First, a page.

|Donated Goods and Other Services||$2,868||$36,112|
|Supporting Services Expenses|
|Management and General||$450,860||$464,584|
|Total Supporting Services||$787,532||$781,099|
|Change in Net Assets||$1,200,644||$562,419|
|Net Assets, Beginning of Year||$2,206,902||$3,407,546|
|Net Assets, End of Year||$3,407,546||$3,969,985|
Statement of Financial Position
|Cash and Cash Equivalents||$985,907||$1,099,437|
|Total Current Assets||$1,460,222||$1,854,195|
|Property and Equipment, Net||$46,679||$59,576|
Liabilities and Net Assets
|Accrued Payroll and Vacation||$72,749||$92,988|
|Total Net Assets||$3,407,546||$3,969,985|
|Total Liabilities and Net Assets||$3,603,106||$4,202,642|
My involvement with DBSA gave me back my sense of purpose and meaning. My experience as a peer facilitator has shown me that it is my willingness to be vulnerable and authentically share my story that allows me to be helpful to others.
– Rhonda Greder, support group facilitator
Meet Our Team
This work is only possible thanks to supporters like you. DBSA is deeply grateful for our community, staff, board of directors and donors who made our work possible in 2021 and beyond.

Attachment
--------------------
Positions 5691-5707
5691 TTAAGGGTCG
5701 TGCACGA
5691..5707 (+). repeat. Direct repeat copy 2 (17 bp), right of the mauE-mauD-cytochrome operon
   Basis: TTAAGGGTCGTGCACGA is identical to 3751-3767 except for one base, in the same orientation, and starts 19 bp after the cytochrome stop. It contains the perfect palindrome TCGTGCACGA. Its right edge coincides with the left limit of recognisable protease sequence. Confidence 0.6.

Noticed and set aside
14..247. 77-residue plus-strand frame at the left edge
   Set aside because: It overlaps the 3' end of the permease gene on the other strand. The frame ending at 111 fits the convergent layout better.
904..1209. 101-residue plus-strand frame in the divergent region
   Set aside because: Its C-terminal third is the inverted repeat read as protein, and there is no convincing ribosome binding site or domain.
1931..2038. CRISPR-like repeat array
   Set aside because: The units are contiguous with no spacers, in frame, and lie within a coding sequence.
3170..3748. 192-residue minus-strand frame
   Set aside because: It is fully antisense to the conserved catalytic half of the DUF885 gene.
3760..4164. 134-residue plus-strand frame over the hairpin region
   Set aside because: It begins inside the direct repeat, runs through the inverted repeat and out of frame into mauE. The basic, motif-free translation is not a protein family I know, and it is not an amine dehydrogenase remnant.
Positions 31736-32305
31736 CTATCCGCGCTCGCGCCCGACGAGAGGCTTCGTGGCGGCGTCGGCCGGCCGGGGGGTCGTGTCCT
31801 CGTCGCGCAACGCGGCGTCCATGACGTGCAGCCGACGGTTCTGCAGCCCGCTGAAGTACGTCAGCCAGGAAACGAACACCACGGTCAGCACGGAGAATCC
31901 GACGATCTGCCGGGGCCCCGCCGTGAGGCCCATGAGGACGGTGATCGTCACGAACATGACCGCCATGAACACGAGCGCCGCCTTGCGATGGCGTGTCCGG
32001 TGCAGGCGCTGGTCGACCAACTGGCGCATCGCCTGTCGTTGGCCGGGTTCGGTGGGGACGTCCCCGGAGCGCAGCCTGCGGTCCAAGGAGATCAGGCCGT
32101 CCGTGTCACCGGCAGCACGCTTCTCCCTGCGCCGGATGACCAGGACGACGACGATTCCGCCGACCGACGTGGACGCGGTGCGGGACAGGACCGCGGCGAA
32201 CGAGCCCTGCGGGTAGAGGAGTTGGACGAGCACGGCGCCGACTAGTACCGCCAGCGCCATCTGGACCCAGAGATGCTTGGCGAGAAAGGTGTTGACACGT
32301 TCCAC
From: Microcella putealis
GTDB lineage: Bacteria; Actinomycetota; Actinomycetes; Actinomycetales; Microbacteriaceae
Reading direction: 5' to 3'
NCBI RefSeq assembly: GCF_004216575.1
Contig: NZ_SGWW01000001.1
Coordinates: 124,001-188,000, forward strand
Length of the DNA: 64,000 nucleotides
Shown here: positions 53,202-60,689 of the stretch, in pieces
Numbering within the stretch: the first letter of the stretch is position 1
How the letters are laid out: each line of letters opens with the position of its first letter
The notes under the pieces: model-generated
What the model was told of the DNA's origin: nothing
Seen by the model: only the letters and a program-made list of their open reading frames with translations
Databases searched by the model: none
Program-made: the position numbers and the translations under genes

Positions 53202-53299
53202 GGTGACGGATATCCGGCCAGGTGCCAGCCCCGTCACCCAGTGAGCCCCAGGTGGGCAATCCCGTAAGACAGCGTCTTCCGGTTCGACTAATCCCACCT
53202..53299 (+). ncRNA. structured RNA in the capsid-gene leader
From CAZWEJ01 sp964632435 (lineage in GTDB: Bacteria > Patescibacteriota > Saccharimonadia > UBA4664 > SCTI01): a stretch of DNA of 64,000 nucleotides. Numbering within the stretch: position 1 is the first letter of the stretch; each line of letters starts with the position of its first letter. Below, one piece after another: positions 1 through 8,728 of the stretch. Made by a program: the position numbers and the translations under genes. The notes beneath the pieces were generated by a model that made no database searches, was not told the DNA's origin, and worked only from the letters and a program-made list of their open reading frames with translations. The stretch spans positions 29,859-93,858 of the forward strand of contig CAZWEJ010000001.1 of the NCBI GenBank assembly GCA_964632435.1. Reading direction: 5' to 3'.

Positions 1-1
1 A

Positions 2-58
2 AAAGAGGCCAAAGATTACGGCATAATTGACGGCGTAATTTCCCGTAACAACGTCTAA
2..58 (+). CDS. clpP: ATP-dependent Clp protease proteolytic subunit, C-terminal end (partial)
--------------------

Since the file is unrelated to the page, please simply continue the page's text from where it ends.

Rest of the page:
$100,000 or More
The Dauten Family Foundation
Jay Herman Fund
Otsuka America Pharmaceutical, Inc.
$25,000 - $99,000
American Legion Child Welfare Foundation
Axsome Therapeutics, Inc.
Bryan and Iliana Cressey
Kent and Liz Dauten
Estate of Irving Greenberg
Compass Pathways Limited
Estate of Michael Herman
Intra-Cellular Therapies, Inc
Johnson & Johnson Community Impact
Lillian Goldman Charitable Trust
Network for Good
Neurocrine Biosciences, Inc.
Jim and Molly Perry
Rowe Family Foundation
Substance Abuse and Mental Health Services Administration
Timothy and Susanne Sullivan Family Foundation
Sunovion Pharmaceuticals, Inc.
Takeda Pharmaceuticals North America, Inc.
Telligen Community Initiative
The Allergan Foundation
United Behavioral Health